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Dynamics are Us

Dynamics represent the fourth dimension linking protein structures to mechanisms. Proteins have parts that gate, bend, twist or catalyze a given reaction. My research program encompasses a wide spectrum of questions that have in common a fundamental interest in how protein dynamics define or regulate biological function. The questions we pursue range from how CaMKII, a critical enzyme in long term memory, decodes the amplitude and frequency of calcium signals; how neurotransmitter transporters couple ion movement to vectorial substrate translocation; how multidrug resistance transporters harness the energy of ATP and transduce it to the mechanical work of substrate extrusion, and how small heat shock proteins, a class of oligomeric molecular chaperones, deploy subunits to recognize and bind unfolding proteins. At the origin of this expansive list of targets is the goal to discover common principles of dynamics. For instance, we have been investigating 12 transporters with the goal of illuminating two central aspects of active transport: namely how these molecules harness various forms of energy and then transduce this energy to drive protein conformational motion.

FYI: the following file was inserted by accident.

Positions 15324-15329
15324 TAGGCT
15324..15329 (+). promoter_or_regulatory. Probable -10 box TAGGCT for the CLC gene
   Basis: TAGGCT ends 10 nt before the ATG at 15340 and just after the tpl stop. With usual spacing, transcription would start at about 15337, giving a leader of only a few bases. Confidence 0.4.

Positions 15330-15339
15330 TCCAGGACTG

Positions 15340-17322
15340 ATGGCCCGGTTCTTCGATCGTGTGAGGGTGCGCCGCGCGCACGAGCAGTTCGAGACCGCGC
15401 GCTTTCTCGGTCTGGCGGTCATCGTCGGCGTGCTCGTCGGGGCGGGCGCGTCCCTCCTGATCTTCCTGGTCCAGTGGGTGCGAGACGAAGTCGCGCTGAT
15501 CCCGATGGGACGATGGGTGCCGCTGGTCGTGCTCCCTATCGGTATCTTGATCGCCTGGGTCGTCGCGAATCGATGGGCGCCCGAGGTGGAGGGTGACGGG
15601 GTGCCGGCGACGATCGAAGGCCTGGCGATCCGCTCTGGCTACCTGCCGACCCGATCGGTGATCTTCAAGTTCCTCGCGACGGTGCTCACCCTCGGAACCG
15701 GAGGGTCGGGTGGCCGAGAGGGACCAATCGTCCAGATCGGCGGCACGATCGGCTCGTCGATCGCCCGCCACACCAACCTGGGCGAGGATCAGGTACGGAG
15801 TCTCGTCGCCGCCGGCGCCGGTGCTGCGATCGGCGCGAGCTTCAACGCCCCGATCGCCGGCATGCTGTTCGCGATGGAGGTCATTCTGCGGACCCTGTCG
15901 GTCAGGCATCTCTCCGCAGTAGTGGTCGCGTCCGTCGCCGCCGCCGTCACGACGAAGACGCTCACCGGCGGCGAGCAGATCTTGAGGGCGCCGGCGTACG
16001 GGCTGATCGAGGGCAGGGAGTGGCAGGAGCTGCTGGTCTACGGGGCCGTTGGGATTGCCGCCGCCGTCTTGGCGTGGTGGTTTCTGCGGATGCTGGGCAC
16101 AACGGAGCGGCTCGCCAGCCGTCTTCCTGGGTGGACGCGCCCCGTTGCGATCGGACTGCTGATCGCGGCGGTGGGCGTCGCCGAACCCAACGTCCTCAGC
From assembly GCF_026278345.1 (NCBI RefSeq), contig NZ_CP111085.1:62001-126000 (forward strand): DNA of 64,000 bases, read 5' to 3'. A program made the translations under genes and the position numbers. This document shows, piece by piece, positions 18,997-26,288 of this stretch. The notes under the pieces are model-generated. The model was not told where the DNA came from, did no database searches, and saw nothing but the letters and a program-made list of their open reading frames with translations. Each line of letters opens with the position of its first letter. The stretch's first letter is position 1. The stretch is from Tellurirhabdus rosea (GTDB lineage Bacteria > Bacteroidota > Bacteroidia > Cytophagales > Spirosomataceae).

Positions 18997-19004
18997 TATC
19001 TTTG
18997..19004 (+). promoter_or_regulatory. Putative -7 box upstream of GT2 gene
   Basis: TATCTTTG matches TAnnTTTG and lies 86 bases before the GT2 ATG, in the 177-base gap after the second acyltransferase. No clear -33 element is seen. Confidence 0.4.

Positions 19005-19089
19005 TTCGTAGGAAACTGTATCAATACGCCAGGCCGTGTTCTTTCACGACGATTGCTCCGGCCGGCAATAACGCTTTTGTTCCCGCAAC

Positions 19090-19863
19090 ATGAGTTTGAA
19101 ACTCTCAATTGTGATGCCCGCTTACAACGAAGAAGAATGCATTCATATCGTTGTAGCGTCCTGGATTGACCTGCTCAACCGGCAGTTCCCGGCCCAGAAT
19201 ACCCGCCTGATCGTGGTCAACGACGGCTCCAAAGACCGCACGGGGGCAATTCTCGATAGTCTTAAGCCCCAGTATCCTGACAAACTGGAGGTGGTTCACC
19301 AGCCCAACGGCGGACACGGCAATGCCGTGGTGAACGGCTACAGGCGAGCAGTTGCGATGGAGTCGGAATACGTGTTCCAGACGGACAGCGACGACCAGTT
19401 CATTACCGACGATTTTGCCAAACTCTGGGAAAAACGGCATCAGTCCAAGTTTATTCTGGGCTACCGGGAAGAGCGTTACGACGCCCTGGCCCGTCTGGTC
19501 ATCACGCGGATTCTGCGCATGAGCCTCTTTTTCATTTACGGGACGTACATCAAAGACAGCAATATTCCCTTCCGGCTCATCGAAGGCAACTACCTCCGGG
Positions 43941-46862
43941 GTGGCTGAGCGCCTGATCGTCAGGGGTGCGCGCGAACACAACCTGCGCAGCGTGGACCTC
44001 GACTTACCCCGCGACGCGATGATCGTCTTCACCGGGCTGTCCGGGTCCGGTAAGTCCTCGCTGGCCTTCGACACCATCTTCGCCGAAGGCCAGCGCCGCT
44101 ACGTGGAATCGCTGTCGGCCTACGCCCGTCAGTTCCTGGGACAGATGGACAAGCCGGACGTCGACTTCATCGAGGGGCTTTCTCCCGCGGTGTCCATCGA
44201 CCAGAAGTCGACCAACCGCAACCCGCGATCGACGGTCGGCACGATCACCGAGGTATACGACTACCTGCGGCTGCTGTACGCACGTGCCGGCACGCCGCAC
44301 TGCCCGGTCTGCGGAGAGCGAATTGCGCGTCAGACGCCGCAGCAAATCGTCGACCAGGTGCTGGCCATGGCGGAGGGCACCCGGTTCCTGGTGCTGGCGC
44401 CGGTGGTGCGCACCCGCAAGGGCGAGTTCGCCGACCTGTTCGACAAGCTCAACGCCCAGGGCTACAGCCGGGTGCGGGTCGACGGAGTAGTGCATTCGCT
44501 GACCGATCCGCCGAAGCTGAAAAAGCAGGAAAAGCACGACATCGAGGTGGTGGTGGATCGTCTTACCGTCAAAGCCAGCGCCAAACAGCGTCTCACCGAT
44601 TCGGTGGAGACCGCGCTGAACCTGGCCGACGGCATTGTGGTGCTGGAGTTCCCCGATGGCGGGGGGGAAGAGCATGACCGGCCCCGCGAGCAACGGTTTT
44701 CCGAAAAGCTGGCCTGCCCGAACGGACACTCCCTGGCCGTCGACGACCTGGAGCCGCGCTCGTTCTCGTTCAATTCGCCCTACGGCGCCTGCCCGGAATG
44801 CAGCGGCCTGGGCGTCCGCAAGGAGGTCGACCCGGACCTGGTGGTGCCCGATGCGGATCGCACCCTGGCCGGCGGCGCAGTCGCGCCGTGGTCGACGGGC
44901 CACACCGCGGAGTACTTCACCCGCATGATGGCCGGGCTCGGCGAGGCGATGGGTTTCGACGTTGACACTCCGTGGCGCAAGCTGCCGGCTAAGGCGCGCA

Why what we study matters?

Our systems are selected because of their direct relevance to biomedicine. For example, the major membrane protein involved in drug clearance in humans is Pgp, an ABC transporter involved in resistance to chemotherapy. Thus by understanding how Pgp use the energy of ATP to transport substrates, we can devise approaches for inhibiting this pump and making chemotherapy more effective. Similarly, biogenic amines transporters are the primary site of action psychostimulants and the target of antidepressant. Therefore, an understanding of their functional mechanism is critical in addiction and treatment of depression.

From the test tube to the model organism

We are currently utilizing a broad range of approaches to integrate biochemical and biophysical perspective in the test tube with whole animal physiology using zebrafish. I am trained as physicist/biophysicist but my research involves diverse approaches in Biochemistry and Cell Biology. Our work on molecular chaperones has recently evolved from a historical focus on biophysical studies in the test tube to testing hypotheses in-vivo using knockout and transgenic strategies in the zebrafish. This new direction is taking on a definitely more cell biology and physiology perspectives. For example, in unpublished work we have pursued a knockout strain that lead to a remarkable heart edema phenotype that is revealing new roles for the protein target in mediating a response to glucocorticoid stress.

In what appears to be a full circle, we have recently began using zebrafish in our transporters studies. Here the interest is to use zebrafish as a model for disease-causing mutations complementing the in-vitro understanding of the effects of these mutations on the conformational cycle. Current work is focused on developing behavioral and physiological assays in knockout strains of ABC transporters linked to human diseases.